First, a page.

Kelly Gagan Vice President for Institutional Advancement Nazareth College, Rochester, NY
Hundreds of books have been written on leadership. Some of them have even become best sellers with familiar titles: “Seven Habits of Highly Effective People,” “How to Win Friends and Influence People,” “Superbosses,” and “Lean In” to name a few. Filled with wisdom and powerful advice, books on leadership can be a great way to dip a toe into the idea of leadership. But to transform yourself into a true leader, you have to get out there and do leadership.
That’s what Kelly Gagan has been doing for two and a half decades in the field of Advancement. No, she did not start out in a leadership position. Like most people, she started out in positions for which she was qualified with titles like “Development Associate,” then worked her way up to jobs that conferred titles with more distinction, like “Senior Associate Director,” and then “Associate Vice President,” and today, “Vice President (for Institutional Advancement).” Along the way, Kelly was doing leadership. Because that is what it takes; it doesn’t come from books.
So, when we asked Kelly to talk to The Woolbright Group about leadership and the attributes of strong leaders, we got a chuckle out of her initial statement: “So I’ve given this a fair amount of thought...” Understatement? And then she got down to business.
Kelly: “So I’ve given this a fair amount of thought, and I will tell you that I have come to believe in 25 years of being a professional fundraiser, and many of those spent as being a leader of a fundraising team, as an advancement leader you are only as good as the people who surround you. Building a strong team, empowering that team and then figuring out how to allow them to do their work with minimal input is key to successful teams.”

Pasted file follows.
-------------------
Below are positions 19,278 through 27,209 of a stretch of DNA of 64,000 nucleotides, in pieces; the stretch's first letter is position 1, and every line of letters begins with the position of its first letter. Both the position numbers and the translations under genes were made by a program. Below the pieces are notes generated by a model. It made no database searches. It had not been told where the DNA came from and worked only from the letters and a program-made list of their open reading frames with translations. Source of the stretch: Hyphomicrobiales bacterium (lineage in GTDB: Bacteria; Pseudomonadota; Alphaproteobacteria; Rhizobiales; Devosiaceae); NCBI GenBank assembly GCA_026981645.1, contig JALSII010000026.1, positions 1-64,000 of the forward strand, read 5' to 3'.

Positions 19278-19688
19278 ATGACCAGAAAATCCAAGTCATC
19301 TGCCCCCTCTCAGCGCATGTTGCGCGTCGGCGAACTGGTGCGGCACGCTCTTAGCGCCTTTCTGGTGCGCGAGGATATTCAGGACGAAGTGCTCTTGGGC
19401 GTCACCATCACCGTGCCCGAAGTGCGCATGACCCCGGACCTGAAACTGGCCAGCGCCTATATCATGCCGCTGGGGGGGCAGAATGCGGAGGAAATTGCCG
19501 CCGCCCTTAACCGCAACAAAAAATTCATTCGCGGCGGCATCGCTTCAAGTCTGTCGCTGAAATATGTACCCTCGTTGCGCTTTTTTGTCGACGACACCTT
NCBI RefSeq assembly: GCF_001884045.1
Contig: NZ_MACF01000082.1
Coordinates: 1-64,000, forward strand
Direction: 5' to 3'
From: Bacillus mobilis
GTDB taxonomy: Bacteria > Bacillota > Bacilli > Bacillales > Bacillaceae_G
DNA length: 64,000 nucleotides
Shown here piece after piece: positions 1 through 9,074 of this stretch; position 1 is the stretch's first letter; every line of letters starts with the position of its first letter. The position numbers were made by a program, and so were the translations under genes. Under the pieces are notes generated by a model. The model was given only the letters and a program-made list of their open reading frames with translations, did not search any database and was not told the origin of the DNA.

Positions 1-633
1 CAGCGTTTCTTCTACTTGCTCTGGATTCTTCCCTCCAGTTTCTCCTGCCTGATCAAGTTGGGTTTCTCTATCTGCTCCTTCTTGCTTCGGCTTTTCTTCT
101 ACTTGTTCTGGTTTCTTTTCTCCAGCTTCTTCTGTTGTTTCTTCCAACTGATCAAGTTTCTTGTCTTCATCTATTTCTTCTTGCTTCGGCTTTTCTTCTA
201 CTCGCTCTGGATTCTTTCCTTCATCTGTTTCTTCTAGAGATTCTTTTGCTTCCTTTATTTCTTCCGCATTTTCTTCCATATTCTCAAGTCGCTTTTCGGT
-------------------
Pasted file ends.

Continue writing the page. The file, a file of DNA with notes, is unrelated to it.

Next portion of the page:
Asked to identify key characteristics of a great leader, Kelly started with “authenticity” as most important. She notes that people who choose fundraising for a profession naturally possess a high degree of emotional intelligence. Renowned psychologist and author Daniel Goleman identifies the five pillars of EI as:
- People Skills
Kelly’s point about people with a high degree of EI is that they will know inherently if their leaders are being their true selves, i.e., authentic. Confidence is another characteristic of a strong leader, according to Kelly. As the one representing your institution and your team, demonstrating confidence in yourself, the vision, and your role as leader is of vital importance.
And finally, integrity ranks high on the list. Again, representing your institution with sincerity, working for and with donors whose trust is implicit in the very act of giving, and leading a team that relies upon you for your honesty, ethics, decency, fairness and principles demands of a leader that he or she serve with integrity as a closely held standard.
So, for those who aspire to leadership (not everyone does!), one should begin thinking about and cultivating these attributes early on. Be aware, Kelly cautions, that you are building a reputation. Professionally speaking, it’s a small world. Chances are high that you will move around from job to job. Your reputation may precede you, or at the very least accompany you! Reputation not only plays a role in getting hired, but also in who will want to work with and for you. People talk, and what kind of a leader you are perceived to be will be key to your success. Take advantage of opportunities for self-assessment to get in touch with what kind of a leader you are or where you need work, Kelly advises. She strongly recommends a 360 review, which she did early on in her leadership career. She found it “absolutely enlightening and humbling.”